Racing in mourning following the death of Pat Smullen
The international racing community was rocked on Tuesday night after it emerged that Pat Smullen had died in St Vincent's Hospital in Dublin from pancreatic cancer. He was 43 years of age.
A nine-time Irish champion jockey and 12-time European Classic winner, Smullen had been diagnosed with the illness on March 26, 2018.
His initial treatment led to him being given a clean bill of health last year, and he proved an inspiration for many in the way that he put his efforts into fundraising initiatives for Cancer Trials Ireland, including an Irish Champions Weekend legends race that ultimately raised over €2.5 million for the cause.
The news of his death, almost a year to the day after that most memorable of occasions, is unfortunately poignant.
Smullen suffered a relapse in recent months and his condition is believed to have deteriorated last week. His family confirmed that he died on Tuesday evening.
Horse Racing Ireland chief executive Brian Kavanagh said: "Today is the saddest of days as Irish racing comes to terms with the loss of one of our brightest stars.
"Pat Smullen was a nine-times champion jockey, but his achievements in the saddle pale in comparison to his qualities out of it.
"All our thoughts are with Pat’s wife Frances, children Hannah, Paddy and Sarah, his mum Mary, brothers Ger, Sean and Brian, his close friends and colleagues in the weighroom, trainer Dermot Weld and all the staff at Rosewell House.
"Pat was an inspiration for the selfless way that he faced up to the most awful of diagnoses and his fundraising efforts through Cancer Trials Ireland will benefit many people in the future. The Pat Smullen Charity Raceday will go down in the annals of Irish racing as one of the best days ever at the Curragh.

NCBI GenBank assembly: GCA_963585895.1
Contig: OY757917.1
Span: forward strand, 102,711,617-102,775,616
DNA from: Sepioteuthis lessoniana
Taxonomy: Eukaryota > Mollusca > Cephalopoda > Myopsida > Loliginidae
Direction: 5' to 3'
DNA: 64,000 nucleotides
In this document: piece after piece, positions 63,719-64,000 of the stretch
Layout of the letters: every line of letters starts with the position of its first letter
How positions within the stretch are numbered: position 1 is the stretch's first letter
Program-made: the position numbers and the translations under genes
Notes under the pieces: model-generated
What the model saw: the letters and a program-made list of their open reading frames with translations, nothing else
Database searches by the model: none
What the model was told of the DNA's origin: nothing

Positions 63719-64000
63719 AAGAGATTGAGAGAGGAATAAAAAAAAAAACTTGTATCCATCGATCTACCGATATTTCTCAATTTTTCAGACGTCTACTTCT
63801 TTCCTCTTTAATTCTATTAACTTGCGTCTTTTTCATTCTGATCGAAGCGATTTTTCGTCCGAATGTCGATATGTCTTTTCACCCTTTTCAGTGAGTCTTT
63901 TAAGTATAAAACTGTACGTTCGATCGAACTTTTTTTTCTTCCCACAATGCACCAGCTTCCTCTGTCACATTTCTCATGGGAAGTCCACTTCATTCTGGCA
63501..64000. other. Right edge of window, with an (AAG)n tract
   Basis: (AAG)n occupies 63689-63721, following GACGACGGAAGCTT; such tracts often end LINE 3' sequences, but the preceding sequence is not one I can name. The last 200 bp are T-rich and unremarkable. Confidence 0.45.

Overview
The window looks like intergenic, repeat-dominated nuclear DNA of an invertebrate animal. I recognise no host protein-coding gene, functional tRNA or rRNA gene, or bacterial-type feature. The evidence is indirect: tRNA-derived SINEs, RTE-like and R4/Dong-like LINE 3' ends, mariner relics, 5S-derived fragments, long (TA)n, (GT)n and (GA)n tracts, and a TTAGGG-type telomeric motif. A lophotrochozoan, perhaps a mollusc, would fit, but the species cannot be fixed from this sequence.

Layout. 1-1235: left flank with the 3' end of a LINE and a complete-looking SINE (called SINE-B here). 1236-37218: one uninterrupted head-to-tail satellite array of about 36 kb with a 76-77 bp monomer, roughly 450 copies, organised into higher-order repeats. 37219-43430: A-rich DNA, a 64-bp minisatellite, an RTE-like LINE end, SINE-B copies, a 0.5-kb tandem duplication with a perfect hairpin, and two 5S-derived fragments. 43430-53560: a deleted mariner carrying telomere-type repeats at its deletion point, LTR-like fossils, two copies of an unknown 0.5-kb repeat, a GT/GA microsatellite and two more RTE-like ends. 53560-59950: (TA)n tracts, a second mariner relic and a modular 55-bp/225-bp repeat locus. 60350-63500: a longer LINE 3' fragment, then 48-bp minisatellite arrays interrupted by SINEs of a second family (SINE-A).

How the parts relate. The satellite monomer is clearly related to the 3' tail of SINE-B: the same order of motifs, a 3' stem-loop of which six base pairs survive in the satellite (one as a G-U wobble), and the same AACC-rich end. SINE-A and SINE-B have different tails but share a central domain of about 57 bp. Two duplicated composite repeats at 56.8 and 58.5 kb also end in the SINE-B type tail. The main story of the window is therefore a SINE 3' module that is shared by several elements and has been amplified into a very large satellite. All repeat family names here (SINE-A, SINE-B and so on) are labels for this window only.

"For Pat to be taken from us at such a young age is hard to comprehend. His memory will live long wherever horse racing is discussed. May he rest in peace.”
A dual champion apprentice in 1995 and 1996, Smullen’s glittering career reached a glorious climax when he soared to victory aboard Harzand in the Derby in 2016.
That memorable triumph on the Aga Khan’s homebred was achieved in partnership with his great ally Dermot Weld, for whom he succeeded Mick Kinane as stable jockey in 1999.
Recognised as one of the most dependable and steady big-race riders of his era, Smullen made the breakthrough at Group 1 level aboard the Tommy Stack-trained Tarascon in the 1997 Moyglare Stud Stakes.
During his spectacular tenure at the helm for the Rosewell House trainer he farmed nine championships – only Kinane has won more Irish titles.
Harzand’s brilliant Epsom-Curragh Derby was the undoubted highlight, but he also won an Irish Derby on Grey Swallow, two Irish 1,000 Guineas on Nightime and Bethrah and four consecutive Irish St Legers on Vinnie Roe.
His other major wins for Weld in Britain included the 2,000 Guineas on Refuse To Bend, the Ascot Gold Cup on Rite Of Passage, the Champion Stakes on Fascinating Rock, the Prince of Wales's Stakes on Free Eagle and the Sun Chariot Stakes on Dress To Thrill, on whom he also won the Grade 1 Matriarch Stakes in the US.
Smullen rode his first winner on Vicosa for Tom Lacy at Dundalk on June 11, 1993, and also rode what proved to be his final winner at the modern incarnation of the track on Togoville for Anthony McCann on March 16, 2018.
In all, he rode 1,892 winners in Ireland and Britain, and 25 at the highest level around the world. He leaves behind his wife Frances, the Classic-winning trainer who is a sister of Aidan O’Brien’s wife Annemarie, and their three children Hannah, Paddy and Sarah.
Covid-19 restrictions mean that no more than 50 mourners are permitted to attend funerals in Ireland. The family funeral will be on Friday, with the private mass beginning at 2pm at St Peter’s Church in Rhode, County Offaly, followed by burial in the adjoining cemetery.
The funeral will be available to be streamed on Zoom, with the meeting ID 6949803979. The passcode required to gain entry to the stream is 12345.